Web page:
GM bringing back 1,350 workers

Increased demand for fuel efficient cars is leading General Motors to reinstate workers and increase shifts and overtime in order to build 60,000 additional cars.

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By Chris Isidore, senior writer

GM's Orion, Mich., plant, slated to close for a 2-year shutdown in September, will now stay open through November due to increased sales.
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NEW YORK ( -- General Motors is upping production and calling 1,350 of its U.S. and Canadian auto workers back to work due to increased demand for its vehicles.

The company said Tuesday it is raising production by about 60,000 vehicles in the third and fourth quarters, in response to the increased sales that accompanied the government's Cash for Clunkers program.

The increased production will come from added shifts and overtime, GM said. In addition, the company will keep select plants open during weeks that they had previously been forecast to be shut down.

For example, the Orion Township, Mich., plant, which had been scheduled to close for nearly two-years in mid-September, will now remain in operation until just before Thanksgiving.

Those additional hours should increase the paychecks for an about 10,000 GM workers beyond those called back to work.

"The uptick is an encouraging sign that vehicle sales are turning around, and we will ramp up quickly to meet that demand," said Tim Lee, GM group vice president for global manufacturing and labor, in a statement.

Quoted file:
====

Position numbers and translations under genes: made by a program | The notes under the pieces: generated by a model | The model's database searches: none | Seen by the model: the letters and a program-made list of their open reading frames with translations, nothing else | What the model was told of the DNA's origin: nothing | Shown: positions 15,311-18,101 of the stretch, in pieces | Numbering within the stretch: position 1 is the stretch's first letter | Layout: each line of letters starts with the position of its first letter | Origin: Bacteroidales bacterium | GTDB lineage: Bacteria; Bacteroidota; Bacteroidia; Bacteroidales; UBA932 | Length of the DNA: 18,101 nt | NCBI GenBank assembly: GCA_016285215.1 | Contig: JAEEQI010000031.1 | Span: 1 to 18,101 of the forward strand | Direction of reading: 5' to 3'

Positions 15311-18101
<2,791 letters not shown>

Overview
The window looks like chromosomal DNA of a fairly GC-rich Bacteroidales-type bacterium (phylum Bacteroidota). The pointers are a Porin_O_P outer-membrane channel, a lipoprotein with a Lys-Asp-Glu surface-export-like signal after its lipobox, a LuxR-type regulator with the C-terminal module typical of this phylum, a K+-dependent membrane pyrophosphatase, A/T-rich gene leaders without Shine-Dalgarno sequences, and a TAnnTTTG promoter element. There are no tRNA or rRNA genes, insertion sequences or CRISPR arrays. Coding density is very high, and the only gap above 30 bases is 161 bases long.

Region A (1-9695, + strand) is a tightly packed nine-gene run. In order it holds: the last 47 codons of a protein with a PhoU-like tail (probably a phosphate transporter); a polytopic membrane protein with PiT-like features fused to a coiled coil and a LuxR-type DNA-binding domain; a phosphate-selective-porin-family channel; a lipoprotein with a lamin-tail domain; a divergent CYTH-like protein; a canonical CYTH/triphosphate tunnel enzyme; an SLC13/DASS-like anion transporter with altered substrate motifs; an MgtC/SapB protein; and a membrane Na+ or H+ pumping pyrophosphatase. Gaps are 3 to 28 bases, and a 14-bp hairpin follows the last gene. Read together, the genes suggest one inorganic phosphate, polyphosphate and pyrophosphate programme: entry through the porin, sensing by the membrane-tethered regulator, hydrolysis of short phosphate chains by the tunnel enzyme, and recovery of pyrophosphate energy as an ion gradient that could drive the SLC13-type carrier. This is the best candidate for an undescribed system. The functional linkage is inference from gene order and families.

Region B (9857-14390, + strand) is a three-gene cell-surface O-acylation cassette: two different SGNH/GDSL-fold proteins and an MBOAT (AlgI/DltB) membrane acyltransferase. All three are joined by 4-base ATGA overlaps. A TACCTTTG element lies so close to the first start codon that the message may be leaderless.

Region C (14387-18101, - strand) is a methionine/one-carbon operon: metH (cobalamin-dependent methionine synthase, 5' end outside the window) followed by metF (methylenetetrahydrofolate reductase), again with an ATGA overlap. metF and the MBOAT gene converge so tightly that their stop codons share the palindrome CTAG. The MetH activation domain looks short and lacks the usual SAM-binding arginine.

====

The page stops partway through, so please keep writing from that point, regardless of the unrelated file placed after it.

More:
Weak sales and a need to conserve cash led the company to shut most production during the spring and early summer months, leaving GM with a record low dealer inventory of about 300,000 vehicles, according to company officials.

Mark LaNeve, GM vice president, U.S. sales, added on a conference call that he expects additional production increases to be announced in coming weeks and that the increased production could continue into the early months of 2010.

"We're probably not done," he said.

The Cash for Clunkers program, which gives car buyers up to $4,500 from the federal government for older gas guzzlers if they buy a more efficient new car, caused a spike in sales across the industry during the last week of July. GM rival Ford Motor (F, Fortune 500) has also announced increased production for the second half of this year.

LaNeve said that GM has continued to benefit from healthier demand since the end of July, putting it on pace to beat internal sales targets for August by about 50,000 vehicles.

But he cautioned that strong sales to rental car companies and other so-called fleet customers last August will make it difficult for GM to post a year-over year gain in sales.

GM, which filed for bankruptcy in early June as part of a government-mandated reorganization, emerged from bankruptcy protection last month. To top of page

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